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Table models have all the capabilities of view models. This page will only focus on the additional capabilities.

In addition to EVERYTHING a view model is capable of, a table model makes it easy to make changes to a database table.

To create a view, use the NewTable() function. This takes 2 type parameters:

  1. The first should match the general structure of the table.
  2. The second is used as the "setter". The setter is expected to have "Optional" fields used to know which values are being inserted/updated.
type User struct {
ID int `db:",pk"` // needed to know the primary key when updating
VehicleID int
Name string
Email string

// An interface to implement to make the model a table
// this returns the values of the primary keys
func (u User) PrimaryKeyVals() bob.Expression {
return psql.Arg(u.ID)

// UserSetter must implement orm.Setter
type UserSetter struct {
ID omit.Val[int]
VehicleID omit.Val[int]
Name omit.Val[string]
Email omit.Val[string]

var userTable = psql.NewTable[User, UserSetter]("public", "users")

The NewTablex() function takes an extra type parameter to determine how slices are returned.

Why do we need a setter?

A setter is necessary because if we run userTable.Insert(User{}), due to Go's zero values it will be difficult to know which fields we purposefully set.

Typically, we can leave out fields that we never intend to manually set, such as auto increment or generated columns.

userTable.Insert(ctx, db, UserSetter{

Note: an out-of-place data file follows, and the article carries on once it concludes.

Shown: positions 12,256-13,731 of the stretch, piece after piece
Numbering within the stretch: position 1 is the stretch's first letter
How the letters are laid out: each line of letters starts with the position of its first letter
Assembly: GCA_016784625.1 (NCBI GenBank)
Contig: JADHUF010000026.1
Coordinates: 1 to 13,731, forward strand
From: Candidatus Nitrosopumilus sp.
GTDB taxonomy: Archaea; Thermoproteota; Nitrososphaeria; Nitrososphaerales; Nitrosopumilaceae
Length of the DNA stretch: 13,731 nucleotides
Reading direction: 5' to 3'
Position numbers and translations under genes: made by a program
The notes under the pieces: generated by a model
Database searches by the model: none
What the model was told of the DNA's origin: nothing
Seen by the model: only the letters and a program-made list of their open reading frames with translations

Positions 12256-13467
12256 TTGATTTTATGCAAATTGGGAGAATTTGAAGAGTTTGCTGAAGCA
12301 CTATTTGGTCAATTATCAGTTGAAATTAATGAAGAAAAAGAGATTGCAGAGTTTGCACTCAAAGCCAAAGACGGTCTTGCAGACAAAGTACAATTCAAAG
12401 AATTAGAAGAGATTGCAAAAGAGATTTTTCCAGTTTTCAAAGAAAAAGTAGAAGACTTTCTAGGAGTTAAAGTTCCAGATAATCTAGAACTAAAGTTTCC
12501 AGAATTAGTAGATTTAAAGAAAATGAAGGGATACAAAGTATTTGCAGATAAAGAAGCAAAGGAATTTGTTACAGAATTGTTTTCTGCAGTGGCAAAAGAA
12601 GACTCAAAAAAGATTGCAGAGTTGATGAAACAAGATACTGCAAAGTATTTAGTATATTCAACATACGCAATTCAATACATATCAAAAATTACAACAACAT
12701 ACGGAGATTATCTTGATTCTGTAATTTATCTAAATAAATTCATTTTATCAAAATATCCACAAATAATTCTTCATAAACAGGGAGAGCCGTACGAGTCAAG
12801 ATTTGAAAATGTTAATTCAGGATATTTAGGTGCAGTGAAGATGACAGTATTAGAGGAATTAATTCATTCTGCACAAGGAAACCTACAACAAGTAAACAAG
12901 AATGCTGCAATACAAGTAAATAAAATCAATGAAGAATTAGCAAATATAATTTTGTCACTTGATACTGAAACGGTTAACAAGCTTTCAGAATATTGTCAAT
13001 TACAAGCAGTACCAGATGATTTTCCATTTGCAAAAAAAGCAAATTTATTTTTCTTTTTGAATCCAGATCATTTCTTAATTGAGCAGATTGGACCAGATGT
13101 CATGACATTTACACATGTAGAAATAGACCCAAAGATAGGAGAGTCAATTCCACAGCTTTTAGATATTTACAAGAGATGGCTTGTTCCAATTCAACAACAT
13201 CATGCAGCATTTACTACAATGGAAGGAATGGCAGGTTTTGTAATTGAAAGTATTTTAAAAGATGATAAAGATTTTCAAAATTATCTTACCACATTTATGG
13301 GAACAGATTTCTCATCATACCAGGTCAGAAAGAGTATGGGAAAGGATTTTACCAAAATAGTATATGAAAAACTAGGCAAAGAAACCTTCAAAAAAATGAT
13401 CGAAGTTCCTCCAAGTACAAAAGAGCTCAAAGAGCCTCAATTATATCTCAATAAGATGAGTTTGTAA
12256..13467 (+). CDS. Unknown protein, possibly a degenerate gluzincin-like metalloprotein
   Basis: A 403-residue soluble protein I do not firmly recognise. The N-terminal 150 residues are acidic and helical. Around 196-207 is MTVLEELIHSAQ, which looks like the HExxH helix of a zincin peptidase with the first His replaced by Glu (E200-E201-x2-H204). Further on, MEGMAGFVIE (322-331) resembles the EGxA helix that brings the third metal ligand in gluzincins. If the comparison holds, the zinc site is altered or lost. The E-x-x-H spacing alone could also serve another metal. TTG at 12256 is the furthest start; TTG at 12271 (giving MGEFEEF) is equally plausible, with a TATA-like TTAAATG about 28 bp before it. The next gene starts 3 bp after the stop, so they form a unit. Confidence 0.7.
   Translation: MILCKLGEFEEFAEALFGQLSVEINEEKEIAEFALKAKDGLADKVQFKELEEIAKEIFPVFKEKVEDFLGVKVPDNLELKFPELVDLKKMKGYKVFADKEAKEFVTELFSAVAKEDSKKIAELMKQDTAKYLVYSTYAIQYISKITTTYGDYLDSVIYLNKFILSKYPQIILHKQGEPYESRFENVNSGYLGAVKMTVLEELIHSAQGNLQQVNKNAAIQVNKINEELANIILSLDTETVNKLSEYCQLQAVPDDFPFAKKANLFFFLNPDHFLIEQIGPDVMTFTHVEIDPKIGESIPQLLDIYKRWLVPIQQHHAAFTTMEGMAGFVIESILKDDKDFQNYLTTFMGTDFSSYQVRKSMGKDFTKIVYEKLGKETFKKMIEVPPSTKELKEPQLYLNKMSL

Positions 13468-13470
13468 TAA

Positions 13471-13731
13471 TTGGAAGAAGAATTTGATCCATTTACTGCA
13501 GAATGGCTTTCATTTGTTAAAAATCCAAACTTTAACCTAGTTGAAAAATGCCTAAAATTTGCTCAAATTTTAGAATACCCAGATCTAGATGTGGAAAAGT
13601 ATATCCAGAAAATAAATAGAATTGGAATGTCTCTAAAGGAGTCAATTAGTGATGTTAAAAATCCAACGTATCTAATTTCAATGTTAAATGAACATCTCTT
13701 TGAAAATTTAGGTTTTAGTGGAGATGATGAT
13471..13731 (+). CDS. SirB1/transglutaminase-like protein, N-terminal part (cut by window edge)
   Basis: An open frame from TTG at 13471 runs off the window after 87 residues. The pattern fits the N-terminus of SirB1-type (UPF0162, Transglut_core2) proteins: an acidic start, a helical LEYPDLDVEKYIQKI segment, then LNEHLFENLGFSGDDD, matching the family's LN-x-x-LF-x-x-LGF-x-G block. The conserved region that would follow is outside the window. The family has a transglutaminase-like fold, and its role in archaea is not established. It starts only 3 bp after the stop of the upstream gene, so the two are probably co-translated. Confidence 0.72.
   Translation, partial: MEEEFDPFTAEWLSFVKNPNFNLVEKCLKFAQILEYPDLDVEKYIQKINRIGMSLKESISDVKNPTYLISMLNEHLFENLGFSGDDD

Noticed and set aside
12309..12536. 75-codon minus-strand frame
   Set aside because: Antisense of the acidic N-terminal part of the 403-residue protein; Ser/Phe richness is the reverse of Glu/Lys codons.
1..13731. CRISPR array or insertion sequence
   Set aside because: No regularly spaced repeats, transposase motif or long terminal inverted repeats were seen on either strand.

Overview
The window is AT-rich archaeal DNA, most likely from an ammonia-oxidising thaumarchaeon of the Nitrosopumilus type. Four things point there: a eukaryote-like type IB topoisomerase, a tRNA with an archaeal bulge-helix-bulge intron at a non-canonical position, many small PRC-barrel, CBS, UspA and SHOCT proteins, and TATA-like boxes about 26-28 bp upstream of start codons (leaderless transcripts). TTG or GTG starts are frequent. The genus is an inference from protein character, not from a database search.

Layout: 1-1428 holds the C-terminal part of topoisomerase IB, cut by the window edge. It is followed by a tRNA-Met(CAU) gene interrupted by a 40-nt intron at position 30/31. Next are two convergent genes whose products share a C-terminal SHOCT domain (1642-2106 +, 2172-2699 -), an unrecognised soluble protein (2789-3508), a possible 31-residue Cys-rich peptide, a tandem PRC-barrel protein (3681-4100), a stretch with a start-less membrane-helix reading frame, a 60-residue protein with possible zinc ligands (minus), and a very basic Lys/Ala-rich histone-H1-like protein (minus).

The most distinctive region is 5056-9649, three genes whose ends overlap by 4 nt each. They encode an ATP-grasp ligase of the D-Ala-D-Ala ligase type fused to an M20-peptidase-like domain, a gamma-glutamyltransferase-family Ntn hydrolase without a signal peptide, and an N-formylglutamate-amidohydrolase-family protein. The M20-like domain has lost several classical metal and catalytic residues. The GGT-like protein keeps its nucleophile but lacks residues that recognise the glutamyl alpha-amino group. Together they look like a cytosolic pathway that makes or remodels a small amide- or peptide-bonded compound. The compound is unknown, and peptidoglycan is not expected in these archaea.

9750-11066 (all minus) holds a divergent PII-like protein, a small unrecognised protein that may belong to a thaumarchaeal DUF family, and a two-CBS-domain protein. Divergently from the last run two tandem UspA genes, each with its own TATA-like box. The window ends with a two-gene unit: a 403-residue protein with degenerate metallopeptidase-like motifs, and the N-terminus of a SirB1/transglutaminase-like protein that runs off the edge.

Name: omit.From("Stephen"), // we know the name was set and not the email

If the Setter methods feel tedious to implement, they can be fully generated from your database.
See Code Generation for more information.


Like a View the Query() method starts a SELECT query on the model's database view/table. It can accept query mods to modify the final query.

In addition, a Table also has InsertQ, UpdateQ and DeleteQ which begin insert, update and delete queries on the table. As you may expect, they can also accept query mods to modify the final query.

// UPDATE "users" SET "kind" = $1
updateQ := userTable.UpdateQ(
ctx, db,

The query can then be executed with the Exec() method which returns the rows affected and an error. If the dialect supports the RETURNING clause, One(), All() and Cursor() methods are also included.

rowsAffected, _ := updateQ.Exec()
user, _ := updateQ.One()
users, _ := updateQ.All()
userCursor, _ := updateQ.Cursor()


// INSERT INTO "users" ("id") VALUES (100)
user, err := models.UsersTable.Insert(ctx, db, &UserSetter{
ID: omit.From(100),
// add other columns


Bulk insert models

// INSERT INTO "users" ("id") VALUES (100), (101), (102)
users, err := models.UsersTable.InsertMany(ctx, db,
&UserSetter{ID: omit.From(100)},
&UserSetter{ID: omit.From(101)},
&UserSetter{ID: omit.From(102)},


// UPDATE "users"
// SET "vehicle_id" = 200
// WHERE "users"."id" IN (1, 2)
err := models.UsersTable.Update(ctx, db, &UserSetter{VehicleID: omit.From(200)}, user1, user2)



The method signature for this varies by dialect.

user, err := models.UsersTable.Upsert(ctx, db, true, nil, nil, &UserSetter{
ID: omit.From(100),
// add other columns


// DELETE FROM "users" WHERE "id" = 100
err := models.UsersTable.Delete(ctx, db, user)